Wednesday, November 27, 2013

Straightening of the Chicago River Completed -- November 27, 1929

River Straightening in Progress, 1929 (Google Image)
Big doings in the city on this date back in 1929 as “water gushed through a cut made by a steam shovel in the thin earth barrier which separated the two dredge sections of the new channel between Polk and Eighteenth streets.  Steam whistles roared and a small group of city officials and city planners watched as the major operation on the river became virtually complete.”  [Chicago Tribune, November 28, 1929]

The “major operation” that had been completed was the straightening of well over a mile of river, accompanied by the large-scale movement of railroad right-of-way.  And the amazing thing about the whole project was that it required just over a year to pull off.  For an in-depth look at what was involved, check out the description of this massive project here.

On September 21, 1928 a crowd of 200 spectators watched as “a parade of steamers, and a half dozen dredges, scows and tugs with flags flying and whistles shrieking” [Chicago Tribune, September 21, 1928] got the project off to a roaring start as the mayor and other dignitaries officiated.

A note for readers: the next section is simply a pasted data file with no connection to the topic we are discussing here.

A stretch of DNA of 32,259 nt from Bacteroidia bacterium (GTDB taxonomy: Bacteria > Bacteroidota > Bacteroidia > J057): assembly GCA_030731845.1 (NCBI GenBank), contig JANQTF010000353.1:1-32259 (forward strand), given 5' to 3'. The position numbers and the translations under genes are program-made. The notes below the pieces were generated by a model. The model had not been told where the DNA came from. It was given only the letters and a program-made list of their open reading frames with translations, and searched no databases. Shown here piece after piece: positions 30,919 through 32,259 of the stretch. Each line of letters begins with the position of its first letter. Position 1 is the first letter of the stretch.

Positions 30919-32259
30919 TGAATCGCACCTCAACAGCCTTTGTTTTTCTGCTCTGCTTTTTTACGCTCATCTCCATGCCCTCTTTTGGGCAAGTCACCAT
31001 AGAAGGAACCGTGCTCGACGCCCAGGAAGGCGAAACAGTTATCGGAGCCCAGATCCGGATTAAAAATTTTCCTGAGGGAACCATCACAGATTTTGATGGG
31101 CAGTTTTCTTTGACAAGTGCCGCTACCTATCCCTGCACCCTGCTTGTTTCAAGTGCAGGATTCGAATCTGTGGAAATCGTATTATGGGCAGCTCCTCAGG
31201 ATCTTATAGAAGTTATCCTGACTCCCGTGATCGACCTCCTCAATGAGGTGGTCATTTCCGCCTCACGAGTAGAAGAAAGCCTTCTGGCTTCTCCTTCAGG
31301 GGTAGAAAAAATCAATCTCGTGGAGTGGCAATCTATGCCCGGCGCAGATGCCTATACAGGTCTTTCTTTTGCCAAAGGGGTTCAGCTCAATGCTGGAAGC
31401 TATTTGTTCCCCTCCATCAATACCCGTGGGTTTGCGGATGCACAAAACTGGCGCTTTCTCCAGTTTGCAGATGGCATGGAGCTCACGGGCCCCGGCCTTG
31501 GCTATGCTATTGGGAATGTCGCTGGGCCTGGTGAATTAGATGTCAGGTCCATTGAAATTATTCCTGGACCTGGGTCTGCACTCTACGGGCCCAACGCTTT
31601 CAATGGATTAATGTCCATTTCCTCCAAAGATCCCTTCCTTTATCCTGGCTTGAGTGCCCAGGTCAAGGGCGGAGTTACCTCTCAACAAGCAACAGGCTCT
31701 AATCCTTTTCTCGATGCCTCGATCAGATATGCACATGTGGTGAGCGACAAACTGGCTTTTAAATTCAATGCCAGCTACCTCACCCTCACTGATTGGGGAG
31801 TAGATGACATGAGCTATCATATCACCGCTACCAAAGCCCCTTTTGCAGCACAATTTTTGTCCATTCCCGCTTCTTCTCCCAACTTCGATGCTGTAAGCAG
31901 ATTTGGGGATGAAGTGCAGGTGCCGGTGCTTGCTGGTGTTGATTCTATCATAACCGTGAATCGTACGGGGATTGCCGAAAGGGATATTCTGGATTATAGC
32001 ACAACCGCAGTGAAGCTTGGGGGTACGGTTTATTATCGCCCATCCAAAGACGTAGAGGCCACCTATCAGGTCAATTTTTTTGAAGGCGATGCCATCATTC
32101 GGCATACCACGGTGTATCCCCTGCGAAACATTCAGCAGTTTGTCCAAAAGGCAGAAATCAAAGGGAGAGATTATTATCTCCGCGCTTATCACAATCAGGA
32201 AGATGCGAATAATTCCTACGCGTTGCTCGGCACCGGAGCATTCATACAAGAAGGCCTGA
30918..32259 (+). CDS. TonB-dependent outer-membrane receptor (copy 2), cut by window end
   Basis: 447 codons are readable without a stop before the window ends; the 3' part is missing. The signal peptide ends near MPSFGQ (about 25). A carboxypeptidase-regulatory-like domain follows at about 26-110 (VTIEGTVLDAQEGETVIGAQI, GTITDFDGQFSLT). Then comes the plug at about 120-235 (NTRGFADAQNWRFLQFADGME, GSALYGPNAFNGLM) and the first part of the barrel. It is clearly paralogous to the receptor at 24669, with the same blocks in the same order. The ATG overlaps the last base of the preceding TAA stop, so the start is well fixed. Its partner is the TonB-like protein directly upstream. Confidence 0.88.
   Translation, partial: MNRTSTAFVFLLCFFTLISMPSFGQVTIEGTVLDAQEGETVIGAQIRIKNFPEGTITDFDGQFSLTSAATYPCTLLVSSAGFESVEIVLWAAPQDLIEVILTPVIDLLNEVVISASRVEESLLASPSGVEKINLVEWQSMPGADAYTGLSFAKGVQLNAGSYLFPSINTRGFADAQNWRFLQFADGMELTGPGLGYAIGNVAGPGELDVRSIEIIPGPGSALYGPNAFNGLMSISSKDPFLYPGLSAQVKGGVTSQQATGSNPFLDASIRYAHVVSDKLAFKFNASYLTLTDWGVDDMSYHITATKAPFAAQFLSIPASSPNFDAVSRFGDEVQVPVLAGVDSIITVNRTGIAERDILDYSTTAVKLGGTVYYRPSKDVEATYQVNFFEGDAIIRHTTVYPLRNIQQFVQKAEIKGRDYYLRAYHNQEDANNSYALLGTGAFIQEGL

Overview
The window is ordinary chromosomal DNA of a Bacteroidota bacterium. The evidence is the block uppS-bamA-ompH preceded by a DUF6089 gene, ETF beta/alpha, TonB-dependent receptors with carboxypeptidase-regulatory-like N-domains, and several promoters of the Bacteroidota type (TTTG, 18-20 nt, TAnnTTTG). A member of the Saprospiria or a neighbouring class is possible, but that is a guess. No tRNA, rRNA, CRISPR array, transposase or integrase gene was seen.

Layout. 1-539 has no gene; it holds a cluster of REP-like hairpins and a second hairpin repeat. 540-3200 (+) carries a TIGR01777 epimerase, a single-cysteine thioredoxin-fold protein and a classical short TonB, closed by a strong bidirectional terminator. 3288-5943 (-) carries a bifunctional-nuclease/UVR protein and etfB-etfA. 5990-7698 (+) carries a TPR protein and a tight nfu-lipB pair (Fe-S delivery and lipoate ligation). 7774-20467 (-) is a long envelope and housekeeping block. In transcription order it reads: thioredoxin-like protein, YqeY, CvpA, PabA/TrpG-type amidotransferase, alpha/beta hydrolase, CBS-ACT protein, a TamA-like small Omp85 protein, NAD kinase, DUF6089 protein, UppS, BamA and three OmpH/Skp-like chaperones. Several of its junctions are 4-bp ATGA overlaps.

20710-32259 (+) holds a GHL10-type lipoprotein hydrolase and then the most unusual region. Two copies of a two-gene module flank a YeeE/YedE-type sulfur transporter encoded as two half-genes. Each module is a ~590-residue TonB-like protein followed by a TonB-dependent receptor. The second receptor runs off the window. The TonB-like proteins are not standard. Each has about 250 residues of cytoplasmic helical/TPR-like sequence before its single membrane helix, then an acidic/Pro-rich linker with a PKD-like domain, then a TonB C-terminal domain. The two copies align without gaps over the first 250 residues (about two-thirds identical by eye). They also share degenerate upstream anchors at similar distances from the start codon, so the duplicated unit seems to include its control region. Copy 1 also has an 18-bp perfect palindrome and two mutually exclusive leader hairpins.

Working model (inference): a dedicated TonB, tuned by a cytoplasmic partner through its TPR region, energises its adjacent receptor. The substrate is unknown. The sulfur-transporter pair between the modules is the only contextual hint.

On December 15 of 1929 the first vessel, the freighter McFarland, steamed through the unkinked section of river.

For me, this is just one more example of the larger-than-life projects that shaped this great city during the 1920’s.  You can bet with some assurance that such a project would require more than 14 months to complete today.

In a 14-month project the south branch of the river was changed forever (Chicago Daily News Archives)

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